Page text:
This talk left me questioning why doctors choose the patients they do and whether medical ethics were ever considered in the David Vetter case.

More importantly, how many other unpublicized cases of faulty medical ethics are out there? And how often is medicine a selfish rather than humane endeavor?

Posted in: Health Blog

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  1. Very interesting article, more people need to be aware of this issue. You help make a complex scientific issue easy for everyone to understand. Thanks for bringing this serious ethical problem to people’s attention!

    Sofia, July 24, 2006 at 9:23 pm
  2. Wow, this article really opened my eyes to medical ethics issues I wouldnt normally have considered. Thanks for the helpful link to the Tuskegee Syphillis Experiment (appalling!!). All very interesting…

    Olga, July 24, 2006 at 10:08 pm
  3. Point well taken. This insightufl article clearly shows that there comes a time where, on any balance of decent morality, ethical considerations must surely outweigh scientific curiosity.

    Dr. Spektor of LIJ Medical Center, July 25, 2006 at 12:00 am
  4. Interesting subject, yet I find the article incomplete and somewhat “preachy” to say the least. On the one hand, the author implies that the medical establishment encouraged the parents to have another “David” just so they could experiment, yet to balance this argument, shouldn’t you give some detail regarding the sister, were they “encouraged” to do it again, why doesn’t she have the same disease or is she adopted? What odds did the parents face regarding the possibility they would birth another child with the same disorder? Fifty percent, seventy percent, ninety-nine percent? I think the reader should be told. Exactly where is the “flawed ethics” in this case? The disease is obviously horrible, David had to live in a bubble, ends up diagnosed as psychotic, not a surprise given the environment, but again there seems to be a large gaping hole in the story where the author seems to jump to conclusions without explaining why to the reader. Am I to jump along with you? I’d rather have more details, like what treatment options, if any, existed during this time. The bubble is not good, but maybe they had nothing better. And what should the medical team and doctors have done differently? Let the child die? I think you started out with a compelling topic but I can’t follow you down the path that led you to medical incompetence and flawed parental thinking without some plausible explanations and hard facts.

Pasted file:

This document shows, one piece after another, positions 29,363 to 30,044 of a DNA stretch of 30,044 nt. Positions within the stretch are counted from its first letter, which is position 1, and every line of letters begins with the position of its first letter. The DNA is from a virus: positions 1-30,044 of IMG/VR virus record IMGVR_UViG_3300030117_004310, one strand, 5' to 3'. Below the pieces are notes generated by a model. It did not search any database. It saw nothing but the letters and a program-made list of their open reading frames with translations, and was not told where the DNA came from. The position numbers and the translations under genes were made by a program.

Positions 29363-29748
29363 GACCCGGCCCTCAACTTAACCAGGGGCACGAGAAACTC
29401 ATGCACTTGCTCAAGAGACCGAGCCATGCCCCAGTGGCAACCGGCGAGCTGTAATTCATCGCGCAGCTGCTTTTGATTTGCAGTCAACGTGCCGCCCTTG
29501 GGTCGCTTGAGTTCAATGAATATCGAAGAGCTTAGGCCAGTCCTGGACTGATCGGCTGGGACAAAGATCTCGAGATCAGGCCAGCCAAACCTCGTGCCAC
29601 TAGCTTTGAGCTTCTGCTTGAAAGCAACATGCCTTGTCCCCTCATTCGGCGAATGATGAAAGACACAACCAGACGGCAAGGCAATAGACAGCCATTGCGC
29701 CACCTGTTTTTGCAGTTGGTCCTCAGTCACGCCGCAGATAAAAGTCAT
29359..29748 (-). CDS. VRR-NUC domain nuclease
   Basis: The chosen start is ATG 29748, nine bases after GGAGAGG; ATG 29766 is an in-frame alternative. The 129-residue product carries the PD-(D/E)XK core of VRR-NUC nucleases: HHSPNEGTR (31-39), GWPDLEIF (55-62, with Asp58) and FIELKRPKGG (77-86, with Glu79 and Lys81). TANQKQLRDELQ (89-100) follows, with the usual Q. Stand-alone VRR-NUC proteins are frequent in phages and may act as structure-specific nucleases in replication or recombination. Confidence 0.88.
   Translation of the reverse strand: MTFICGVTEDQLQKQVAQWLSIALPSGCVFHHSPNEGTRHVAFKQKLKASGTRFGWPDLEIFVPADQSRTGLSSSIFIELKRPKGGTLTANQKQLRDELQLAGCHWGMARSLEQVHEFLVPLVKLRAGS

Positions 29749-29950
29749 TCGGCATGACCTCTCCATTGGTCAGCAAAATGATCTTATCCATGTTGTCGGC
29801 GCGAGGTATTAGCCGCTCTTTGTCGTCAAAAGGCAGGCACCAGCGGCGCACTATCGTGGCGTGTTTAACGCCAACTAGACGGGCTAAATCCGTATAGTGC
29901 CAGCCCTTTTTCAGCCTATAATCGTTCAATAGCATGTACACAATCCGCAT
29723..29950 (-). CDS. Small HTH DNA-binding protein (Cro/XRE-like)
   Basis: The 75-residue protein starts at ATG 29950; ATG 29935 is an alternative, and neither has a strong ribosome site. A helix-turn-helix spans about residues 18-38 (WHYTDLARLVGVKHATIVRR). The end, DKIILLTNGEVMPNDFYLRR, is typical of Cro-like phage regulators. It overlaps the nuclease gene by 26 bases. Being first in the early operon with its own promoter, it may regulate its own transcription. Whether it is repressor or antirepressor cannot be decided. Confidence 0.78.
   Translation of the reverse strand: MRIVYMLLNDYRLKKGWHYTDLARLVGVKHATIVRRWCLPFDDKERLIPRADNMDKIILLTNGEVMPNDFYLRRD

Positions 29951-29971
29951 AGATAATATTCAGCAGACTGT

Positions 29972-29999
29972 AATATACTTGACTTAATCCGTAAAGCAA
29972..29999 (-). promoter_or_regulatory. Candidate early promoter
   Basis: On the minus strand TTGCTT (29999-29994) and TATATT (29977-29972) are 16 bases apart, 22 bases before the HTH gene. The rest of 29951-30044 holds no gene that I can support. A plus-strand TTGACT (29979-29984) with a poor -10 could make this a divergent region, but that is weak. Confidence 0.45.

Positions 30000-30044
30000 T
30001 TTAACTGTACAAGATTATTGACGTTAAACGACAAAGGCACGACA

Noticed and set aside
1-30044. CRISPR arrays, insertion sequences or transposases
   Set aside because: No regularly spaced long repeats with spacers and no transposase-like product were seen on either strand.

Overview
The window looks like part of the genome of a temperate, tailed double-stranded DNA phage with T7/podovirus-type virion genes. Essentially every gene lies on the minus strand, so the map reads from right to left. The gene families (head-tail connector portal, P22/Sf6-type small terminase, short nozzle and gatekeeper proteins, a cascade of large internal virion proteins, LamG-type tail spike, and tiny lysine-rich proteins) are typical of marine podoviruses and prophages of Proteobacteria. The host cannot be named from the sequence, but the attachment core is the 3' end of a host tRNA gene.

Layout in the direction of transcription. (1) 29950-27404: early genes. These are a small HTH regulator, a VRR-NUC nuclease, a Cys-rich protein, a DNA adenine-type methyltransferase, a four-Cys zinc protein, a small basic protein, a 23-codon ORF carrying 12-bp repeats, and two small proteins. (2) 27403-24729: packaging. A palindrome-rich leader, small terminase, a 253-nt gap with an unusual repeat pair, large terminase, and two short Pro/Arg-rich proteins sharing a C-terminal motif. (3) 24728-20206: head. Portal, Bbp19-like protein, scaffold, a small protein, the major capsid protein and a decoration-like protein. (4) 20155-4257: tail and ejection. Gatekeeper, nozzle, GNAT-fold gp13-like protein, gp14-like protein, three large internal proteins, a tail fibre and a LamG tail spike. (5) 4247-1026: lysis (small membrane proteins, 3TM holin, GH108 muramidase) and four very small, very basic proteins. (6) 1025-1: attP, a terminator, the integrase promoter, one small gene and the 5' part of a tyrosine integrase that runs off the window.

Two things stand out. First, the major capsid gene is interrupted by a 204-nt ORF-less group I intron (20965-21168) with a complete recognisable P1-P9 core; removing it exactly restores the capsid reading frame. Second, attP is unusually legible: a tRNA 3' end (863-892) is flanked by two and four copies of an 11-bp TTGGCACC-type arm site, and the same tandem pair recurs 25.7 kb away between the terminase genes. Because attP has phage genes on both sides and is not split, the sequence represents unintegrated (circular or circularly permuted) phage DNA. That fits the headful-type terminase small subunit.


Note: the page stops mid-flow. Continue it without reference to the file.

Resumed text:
Daryl, August 4, 2006 at 2:35 pm
  5. Hi Daryl,
    I’m glad you brought this up. I think it’s very important to point out that this is part of the scienceline blog, not a regular article. We keep the blog in a different section than the articles, because blog entries are often opinionated or personal, and written in a tone that wouldn’t be acceptable for strict news reporting.

    That being said, you raise some excellent questions that I’ll do my best to answer.

    David had X-linked SCID, which mainly affects males because they only have one X chromosome. In order for a female to get X-linked SCID, both her parents must be carriers, since females inherit one X chromosome from each parent. David’s mother was a carrier of this rare genetic disease but his father was not, according to a film about David Vetter, which James H. Jones was a part of. Therefore Katherine, the Vetter’s first child, was not born with SCID. But because David’s mom was a carrier and all sons inherit one X chromosome from their mom, both Davids had a 50-50 chance of getting the disease.

    I think that the lapse in medical ethics occurred when doctors supported and maybe even encouraged the Vetters to become pregnant with another child, promising that they could keep the child germ free until they performed a life-saving bone marrow transplant. In 1970, when the first David Vetter was born, most newborns with SCID did not make it past their first birthday, and bone marrow transplant procedures were in their infancy. One of David’s doctors, however, was pioneering the use of an isolator to keep a SCID newborn healthy.

    In addition, in order for a bone marrow transplant to successfully cure the second David, a nearly perfect match was necessary. Although doctors sometimes need to take risks in order to further knowledge, in my opinion David’s doctors’ enthusiasm blinded them to the medical realities of the day. After David’s death, his doctors clearly said that they never sufficiently considered the “what ifs,” including the difficulty of finding a compatible bone marrow donor.